'Undercover' Security Tool Could Replace Passwords
Security researchers have tested the first prototypes of a secure authentication system that could one day replace PIN entry at cash points.
Called Undercover, the system was developed by Carnegie Mellon University researcher Nicolas Christin and two graduate students, one associated with Sharp and the other with Mitsubishi. The researchers detailed the scheme in a recently published study.
The challenge was to get around the factors that make PIN entry so vulnerable - for instance, the fact that anyone with sharp eyes or a set of concealed cameras can easily observe what keys a user is tapping.
To deal with such "observation attacks," Undercover conceals not the user's response, but the challenge to which they are responding, or at least part of it.
The prototype entry system Christin decided upon uses a motor-controlled trackball and a keypad with five color-coded keys. The user places his left hand on the trackball, concealing it.
The system's challenge is to display on a screen a set of five images, one of which may be an image from a portfolio that the user has previously provided - for instance, a photo of a pet or a holiday snap. The user is asked to identify their own image, or to press a key signalling that none of the images are theirs.
The motor rotates the concealed trackball in a particular direction, which indicates the values assigned to the color-coded keys - something that, in theory, no onlooker would be able to observe. The user then enters their response on the keypad.
The advantage of this system is that it makes an observation attack drastically more difficult, the researchers said. "We have reduced the problem from hiding the complete challenge to hiding one (or a few) bit(s) of information," they wrote.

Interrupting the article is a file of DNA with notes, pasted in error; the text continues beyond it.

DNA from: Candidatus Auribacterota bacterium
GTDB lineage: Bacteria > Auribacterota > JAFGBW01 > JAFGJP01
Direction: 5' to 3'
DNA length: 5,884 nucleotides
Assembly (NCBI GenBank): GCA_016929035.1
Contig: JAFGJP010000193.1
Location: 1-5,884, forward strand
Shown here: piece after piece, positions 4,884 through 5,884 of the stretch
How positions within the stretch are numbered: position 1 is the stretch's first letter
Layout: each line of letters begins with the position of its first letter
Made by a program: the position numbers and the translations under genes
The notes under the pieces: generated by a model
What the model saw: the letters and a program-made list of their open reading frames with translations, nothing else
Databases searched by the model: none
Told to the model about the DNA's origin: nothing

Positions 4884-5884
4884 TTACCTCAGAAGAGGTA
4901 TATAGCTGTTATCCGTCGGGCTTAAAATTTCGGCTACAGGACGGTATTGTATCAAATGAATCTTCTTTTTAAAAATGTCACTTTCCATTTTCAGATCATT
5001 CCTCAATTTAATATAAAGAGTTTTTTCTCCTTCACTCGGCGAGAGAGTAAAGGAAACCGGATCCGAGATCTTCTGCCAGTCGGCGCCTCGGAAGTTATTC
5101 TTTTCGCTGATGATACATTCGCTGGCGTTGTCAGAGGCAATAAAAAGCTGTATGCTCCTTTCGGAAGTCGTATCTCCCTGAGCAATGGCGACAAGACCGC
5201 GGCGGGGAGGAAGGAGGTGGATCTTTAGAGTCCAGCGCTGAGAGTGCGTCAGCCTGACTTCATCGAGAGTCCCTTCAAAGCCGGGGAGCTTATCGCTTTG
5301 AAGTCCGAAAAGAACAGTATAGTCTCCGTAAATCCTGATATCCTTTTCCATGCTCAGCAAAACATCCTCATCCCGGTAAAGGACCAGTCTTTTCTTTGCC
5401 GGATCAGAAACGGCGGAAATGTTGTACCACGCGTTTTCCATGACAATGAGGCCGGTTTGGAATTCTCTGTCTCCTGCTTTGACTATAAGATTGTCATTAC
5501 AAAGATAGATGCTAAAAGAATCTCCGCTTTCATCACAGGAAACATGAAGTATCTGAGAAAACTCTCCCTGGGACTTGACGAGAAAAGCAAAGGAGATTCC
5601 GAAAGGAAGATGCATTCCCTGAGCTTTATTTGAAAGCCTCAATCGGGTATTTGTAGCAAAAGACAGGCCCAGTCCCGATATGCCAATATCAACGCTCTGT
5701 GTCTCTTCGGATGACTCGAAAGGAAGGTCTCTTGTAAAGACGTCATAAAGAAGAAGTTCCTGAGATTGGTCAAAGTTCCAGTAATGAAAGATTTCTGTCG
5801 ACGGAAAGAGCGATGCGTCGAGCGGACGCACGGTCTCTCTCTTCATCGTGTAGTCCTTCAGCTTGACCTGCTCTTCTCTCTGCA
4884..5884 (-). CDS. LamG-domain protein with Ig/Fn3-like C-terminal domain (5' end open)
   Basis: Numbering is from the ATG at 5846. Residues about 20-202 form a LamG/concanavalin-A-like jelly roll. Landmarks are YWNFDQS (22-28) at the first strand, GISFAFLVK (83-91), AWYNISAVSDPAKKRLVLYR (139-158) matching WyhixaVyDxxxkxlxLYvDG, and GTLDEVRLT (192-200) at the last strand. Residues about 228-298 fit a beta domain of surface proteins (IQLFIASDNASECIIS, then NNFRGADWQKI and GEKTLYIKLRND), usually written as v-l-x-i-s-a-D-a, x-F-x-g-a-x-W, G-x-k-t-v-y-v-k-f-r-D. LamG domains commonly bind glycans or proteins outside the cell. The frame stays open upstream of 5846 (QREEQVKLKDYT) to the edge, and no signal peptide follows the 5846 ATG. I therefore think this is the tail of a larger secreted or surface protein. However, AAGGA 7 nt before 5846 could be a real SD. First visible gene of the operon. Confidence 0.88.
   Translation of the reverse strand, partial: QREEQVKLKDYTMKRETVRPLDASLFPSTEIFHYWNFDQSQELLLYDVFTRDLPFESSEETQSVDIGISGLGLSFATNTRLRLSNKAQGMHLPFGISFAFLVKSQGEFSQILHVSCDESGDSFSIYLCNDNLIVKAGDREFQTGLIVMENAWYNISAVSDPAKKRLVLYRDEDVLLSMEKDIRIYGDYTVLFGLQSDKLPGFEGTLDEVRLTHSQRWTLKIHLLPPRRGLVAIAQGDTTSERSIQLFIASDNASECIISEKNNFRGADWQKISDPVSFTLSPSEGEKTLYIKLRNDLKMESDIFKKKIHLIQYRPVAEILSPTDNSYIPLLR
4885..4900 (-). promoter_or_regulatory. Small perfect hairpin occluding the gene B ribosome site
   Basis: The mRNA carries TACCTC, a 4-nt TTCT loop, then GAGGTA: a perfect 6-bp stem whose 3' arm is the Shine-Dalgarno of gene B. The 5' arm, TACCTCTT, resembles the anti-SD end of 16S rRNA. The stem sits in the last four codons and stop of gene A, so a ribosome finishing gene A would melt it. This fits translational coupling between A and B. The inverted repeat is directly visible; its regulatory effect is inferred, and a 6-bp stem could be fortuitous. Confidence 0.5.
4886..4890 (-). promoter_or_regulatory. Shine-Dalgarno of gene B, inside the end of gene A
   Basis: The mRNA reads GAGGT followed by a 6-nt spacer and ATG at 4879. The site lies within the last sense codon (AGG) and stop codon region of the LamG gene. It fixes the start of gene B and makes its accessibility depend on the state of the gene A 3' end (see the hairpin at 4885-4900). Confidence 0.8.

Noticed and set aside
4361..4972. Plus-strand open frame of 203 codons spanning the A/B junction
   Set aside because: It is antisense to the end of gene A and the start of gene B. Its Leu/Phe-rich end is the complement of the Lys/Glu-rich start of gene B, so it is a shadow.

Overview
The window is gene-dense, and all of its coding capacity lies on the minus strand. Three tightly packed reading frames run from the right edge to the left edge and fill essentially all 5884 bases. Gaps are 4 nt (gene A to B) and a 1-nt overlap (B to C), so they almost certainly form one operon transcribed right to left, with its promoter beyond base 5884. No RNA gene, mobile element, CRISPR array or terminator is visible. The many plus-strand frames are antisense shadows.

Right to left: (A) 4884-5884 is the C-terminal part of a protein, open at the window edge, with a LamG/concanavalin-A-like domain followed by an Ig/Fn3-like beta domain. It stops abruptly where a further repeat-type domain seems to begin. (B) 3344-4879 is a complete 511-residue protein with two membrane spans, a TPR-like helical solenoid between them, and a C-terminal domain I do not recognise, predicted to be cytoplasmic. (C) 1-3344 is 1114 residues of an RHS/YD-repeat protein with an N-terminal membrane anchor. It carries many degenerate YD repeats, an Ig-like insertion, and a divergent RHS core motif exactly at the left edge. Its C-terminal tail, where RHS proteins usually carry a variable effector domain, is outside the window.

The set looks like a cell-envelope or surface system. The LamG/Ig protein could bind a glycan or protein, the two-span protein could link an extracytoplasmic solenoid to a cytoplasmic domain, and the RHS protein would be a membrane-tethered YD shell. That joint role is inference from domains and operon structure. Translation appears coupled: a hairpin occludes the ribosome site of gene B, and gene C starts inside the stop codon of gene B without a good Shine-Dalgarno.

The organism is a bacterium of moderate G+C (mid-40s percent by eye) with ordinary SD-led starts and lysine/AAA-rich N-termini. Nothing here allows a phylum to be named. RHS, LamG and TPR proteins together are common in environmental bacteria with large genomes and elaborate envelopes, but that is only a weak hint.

The researchers carried out tests on 38 users, using both a standard PIN system and Undercover, where cameras recorded the users' movements. This allowed the researchers to discover all 38 PINs, even those of the more security-conscious users who covered one hand with the other.
On the other hand, the observation attack was only able to crack the Undercover system in a few cases, due to users involuntarily revealing the motion of the trackball for instance.
On the other hand, Undercover's style of authentication is undoubtedly more cumbersome to use - authentication took 25 seconds at a minimum, compared to a median time of 3.2 seconds for PIN entry.
Overall, the researchers found that the system proved usable, with some aspects looking particularly promising for future authentication systems.
"Our results show that users can authenticate within times comparable to that of graphical password schemes, with relatively low error rates, while being considerably better protected against observation attacks," they wrote. "The degree of complexity that two independent sensory signals can present while being successfully reassembled by a majority of people comes a bit as a surprise."
The researchers will present their work at a Computer Human Interaction (CHI) conference in Florence, Italy in April.